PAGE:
How to Save Money When Living Paycheck to Paycheck

How to Save Money When Living Paycheck to Paycheck

how to save money when living paycheck to paycheck

How to Save Money When Living Paycheck to Paycheck: The Key is to Pay Yourself First

Payday is a week away and you’ve decided to pop into the grocery store to pick up some ingredients for tonight’s dinner and tomorrow’s lunch. You’re in line to check out and you swipe your debit card. DECLINED. You pull out your credit card and swipe that one. You just made the minimum payment a week earlier, so you know you’ve got at least some leeway. Hopefully.

This is a scenario too many people go through all the time: too much month at the end of the money. It’s a never ending cycle for so many people who really would like to get ahead. You scrimp and you cut back as much as you think is possible, but you never get anywhere.

All you want to know is how to save money when living paycheck to paycheck.

Many experts on personal finance have come up with great strategies to help you get ahead even when you can barely keep your head above water. These include actual jars, additional bank accounts, accountability partners, etc.

But the one thing all of them agree on as far how to save money when living paycheck to paycheck is this: pay yourself FIRST.

This is a tough concept to master for most people. Rent has to come first, and then electricity, and then credit cards, and then… Wrong. Anyone who has a sizable savings or investment account will tell you that it is essential to pay yourself first.

Here’s the strategy in a nutshell:

When you receive your paycheck, look at the GROSS EARNINGS (before taxes). Decide on a set percentage to pay yourself each month based on that number. If you are living paycheck to paycheck (and barely getting by at that), start with an ultra-low number: 3% a month. So, if you are earning $3,500 a month, gross, your savings the first month will be $105. If this is too much, consider 1% the first month, 2% the second month, and so on. Once you get to the end of a full year, you will be saving 12% a month BEFORE anything else.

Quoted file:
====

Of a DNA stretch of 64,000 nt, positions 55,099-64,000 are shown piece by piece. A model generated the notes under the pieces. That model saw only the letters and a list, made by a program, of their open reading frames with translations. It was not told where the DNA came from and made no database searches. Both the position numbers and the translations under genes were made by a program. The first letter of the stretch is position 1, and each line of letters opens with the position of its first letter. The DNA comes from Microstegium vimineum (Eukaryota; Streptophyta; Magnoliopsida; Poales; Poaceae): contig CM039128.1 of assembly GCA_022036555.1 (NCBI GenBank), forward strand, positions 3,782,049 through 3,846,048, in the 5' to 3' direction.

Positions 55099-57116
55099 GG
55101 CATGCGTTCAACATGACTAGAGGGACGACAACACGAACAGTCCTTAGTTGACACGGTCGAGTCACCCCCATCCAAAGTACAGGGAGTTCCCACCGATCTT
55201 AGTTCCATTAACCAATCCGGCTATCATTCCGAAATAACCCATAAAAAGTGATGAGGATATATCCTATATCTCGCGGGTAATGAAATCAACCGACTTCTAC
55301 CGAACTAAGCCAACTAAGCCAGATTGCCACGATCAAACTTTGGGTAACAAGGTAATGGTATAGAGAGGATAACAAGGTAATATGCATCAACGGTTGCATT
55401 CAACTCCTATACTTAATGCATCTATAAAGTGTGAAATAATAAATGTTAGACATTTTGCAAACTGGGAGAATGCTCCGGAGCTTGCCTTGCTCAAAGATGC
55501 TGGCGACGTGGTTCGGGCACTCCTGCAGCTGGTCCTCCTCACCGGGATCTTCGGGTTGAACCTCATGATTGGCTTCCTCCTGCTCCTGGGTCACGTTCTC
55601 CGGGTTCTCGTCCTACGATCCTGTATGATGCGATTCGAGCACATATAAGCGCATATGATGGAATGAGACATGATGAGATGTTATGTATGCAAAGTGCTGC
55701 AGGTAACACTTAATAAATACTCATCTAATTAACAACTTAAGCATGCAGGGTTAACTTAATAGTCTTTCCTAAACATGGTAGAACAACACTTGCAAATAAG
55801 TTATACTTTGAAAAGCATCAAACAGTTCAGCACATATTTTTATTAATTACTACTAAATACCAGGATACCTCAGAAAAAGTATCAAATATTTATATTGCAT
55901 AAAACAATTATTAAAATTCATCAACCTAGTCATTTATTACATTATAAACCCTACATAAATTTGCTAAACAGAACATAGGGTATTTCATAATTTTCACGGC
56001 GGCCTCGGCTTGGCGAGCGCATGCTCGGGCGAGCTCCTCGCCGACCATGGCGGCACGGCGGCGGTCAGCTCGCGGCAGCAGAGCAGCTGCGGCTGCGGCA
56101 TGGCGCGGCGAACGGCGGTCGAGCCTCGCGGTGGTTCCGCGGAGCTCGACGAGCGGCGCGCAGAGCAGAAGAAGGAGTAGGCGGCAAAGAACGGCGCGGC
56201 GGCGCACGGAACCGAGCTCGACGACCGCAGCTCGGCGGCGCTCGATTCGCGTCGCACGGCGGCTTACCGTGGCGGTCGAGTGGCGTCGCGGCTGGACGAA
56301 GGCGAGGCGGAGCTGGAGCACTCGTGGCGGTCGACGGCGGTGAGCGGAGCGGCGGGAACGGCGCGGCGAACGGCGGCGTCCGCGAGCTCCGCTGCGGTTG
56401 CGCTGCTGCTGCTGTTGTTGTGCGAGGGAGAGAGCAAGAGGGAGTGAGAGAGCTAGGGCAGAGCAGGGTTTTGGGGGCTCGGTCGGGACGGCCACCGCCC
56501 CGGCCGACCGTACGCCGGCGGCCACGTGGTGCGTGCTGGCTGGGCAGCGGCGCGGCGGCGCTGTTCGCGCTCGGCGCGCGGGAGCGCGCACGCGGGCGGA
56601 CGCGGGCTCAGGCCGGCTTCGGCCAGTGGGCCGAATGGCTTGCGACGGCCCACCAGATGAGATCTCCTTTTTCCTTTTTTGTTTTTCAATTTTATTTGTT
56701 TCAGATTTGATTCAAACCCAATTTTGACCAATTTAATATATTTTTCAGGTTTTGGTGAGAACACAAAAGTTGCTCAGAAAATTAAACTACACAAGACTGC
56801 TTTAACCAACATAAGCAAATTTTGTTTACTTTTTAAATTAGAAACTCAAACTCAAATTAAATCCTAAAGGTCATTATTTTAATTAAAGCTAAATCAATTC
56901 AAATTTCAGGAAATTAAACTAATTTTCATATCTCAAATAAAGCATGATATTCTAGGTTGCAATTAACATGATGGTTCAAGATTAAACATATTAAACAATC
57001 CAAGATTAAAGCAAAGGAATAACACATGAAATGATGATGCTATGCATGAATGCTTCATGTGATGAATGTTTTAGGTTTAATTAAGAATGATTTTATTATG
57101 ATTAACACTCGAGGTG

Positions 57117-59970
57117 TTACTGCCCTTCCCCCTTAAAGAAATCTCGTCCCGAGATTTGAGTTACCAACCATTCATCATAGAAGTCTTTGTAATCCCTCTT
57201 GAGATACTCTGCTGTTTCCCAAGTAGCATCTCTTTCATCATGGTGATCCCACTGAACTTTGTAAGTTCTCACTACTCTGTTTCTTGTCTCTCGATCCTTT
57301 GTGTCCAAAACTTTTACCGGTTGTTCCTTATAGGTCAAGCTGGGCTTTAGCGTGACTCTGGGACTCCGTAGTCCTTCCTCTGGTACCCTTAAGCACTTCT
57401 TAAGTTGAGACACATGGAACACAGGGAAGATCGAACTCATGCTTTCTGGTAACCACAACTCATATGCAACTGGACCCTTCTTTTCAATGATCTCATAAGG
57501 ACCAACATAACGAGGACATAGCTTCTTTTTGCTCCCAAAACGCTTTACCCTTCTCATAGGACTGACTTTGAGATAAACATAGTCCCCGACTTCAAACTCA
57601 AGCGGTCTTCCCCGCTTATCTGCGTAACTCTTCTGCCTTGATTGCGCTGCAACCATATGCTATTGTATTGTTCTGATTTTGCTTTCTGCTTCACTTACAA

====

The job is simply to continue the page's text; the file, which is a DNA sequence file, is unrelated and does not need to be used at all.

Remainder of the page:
“Basically, once you pay yourself, you will find creative ways of how to save money when living paycheck to paycheck.”

So let’s go back to this $105. This seems like a lot of money, but once it’s out of sight, you’ll easily find a way to make do.

Here are a few ways to trim it down even further:

Do you drink coffee or cappuccino in cafes near your office? Cut back on that a few days a week and you’ll make a BIG dent in that $105.

Do you eat out for lunch or breakfast? A trip through the drive-thru is not only unhealthy, it’s expensive too. Cut that out or down and you might save money AND lose weight. Win win!

Soft drinks or snacks at home? There are some things you don’t want to give up. So in this case, buy a family size and make it last a week or two. Buy a case of soft drinks and hide them from the kids and add them to the fridge a few at a time.

Basically, once you pay yourself, you will find creative ways of how to save money when living paycheck to paycheck. 

Give it a try and if it you find yourself succeeding at it, increase the amount. After a while, you’ll find that saving 10% or even 15% of your paycheck FIRST is a lot easier than hoping to have some money left over at the end of the month.

Oh, and don’t forget to have fun and reward yourself for your successes.

Happy saving!

  • Steven L. Rhyner

    These are terrific ideas. I knew about paying yourself first but it never happened. After reading this article I will now concentrate on paying myself!

  • CashBackQueen

    I have another one to add – ride your bike – great exercise! My husband and I ride all the time, and last year we picked up $60 in change off the road. Really? Yup! We have a special piggy bank for it. Speaking of which, stop spending change and put it in a special bank! It really adds up! If that’s too much, just save dimes or nickels!

  • Anne Marie Conforti

    Living paycheck to paycheck is not easy……….thanks for tip

  • Mike

    Little things like coffee every morning really add up. I’m not a coffee drinker, but my saving money problem came from buying lunch everyday instead of packing lunch! Stupid delicious food. Lol

  • Jolanda Junge

    Great information. Difficult at first to think of yourself as a creditor – but once you get started and see the $$$’s add up by paying yourself – it is really motivating to keep going. You are definitely worth it!!!!!